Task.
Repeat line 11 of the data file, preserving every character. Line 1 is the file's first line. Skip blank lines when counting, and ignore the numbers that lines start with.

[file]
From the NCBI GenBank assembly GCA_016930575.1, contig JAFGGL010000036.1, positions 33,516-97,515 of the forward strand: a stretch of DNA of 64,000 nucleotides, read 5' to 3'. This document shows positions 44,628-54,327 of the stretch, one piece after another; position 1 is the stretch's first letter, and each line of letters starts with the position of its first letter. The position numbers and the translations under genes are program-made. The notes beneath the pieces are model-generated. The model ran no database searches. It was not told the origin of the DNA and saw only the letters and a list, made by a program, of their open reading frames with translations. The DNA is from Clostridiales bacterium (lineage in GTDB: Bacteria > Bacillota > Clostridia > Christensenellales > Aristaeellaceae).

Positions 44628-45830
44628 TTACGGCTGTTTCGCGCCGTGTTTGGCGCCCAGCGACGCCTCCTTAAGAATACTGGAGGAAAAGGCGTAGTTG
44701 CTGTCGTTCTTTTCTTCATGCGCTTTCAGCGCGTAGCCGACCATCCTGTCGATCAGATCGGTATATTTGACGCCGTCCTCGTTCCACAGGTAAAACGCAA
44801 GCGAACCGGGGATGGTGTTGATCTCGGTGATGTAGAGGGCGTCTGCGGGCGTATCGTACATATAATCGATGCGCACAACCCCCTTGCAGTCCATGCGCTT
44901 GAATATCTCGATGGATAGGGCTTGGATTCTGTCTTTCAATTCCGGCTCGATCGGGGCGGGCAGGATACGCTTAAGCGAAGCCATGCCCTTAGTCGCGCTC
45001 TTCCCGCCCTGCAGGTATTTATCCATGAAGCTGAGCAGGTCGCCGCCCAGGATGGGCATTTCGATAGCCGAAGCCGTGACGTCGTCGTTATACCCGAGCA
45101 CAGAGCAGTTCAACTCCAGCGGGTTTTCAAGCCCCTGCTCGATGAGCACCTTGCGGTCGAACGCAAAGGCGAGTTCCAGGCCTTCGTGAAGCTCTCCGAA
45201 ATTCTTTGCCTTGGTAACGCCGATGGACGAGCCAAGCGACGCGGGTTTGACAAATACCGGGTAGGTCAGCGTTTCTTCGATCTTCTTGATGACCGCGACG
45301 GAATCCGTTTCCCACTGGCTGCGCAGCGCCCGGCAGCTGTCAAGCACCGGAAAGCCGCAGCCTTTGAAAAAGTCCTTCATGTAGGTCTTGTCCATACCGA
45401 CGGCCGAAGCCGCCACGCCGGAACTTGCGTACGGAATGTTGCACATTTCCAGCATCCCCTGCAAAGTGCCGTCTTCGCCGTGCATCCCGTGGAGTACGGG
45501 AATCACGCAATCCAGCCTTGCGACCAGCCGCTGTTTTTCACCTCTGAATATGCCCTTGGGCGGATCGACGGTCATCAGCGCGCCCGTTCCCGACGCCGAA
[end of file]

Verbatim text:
45401 CGGCCGAAGCCGCCACGCCGGAACTTGCGTACGGAATGTTGCACATTTCCAGCATCCCCTGCAAAGTGCCGTCTTCGCCGTGCATCCCGTGGAGTACGGG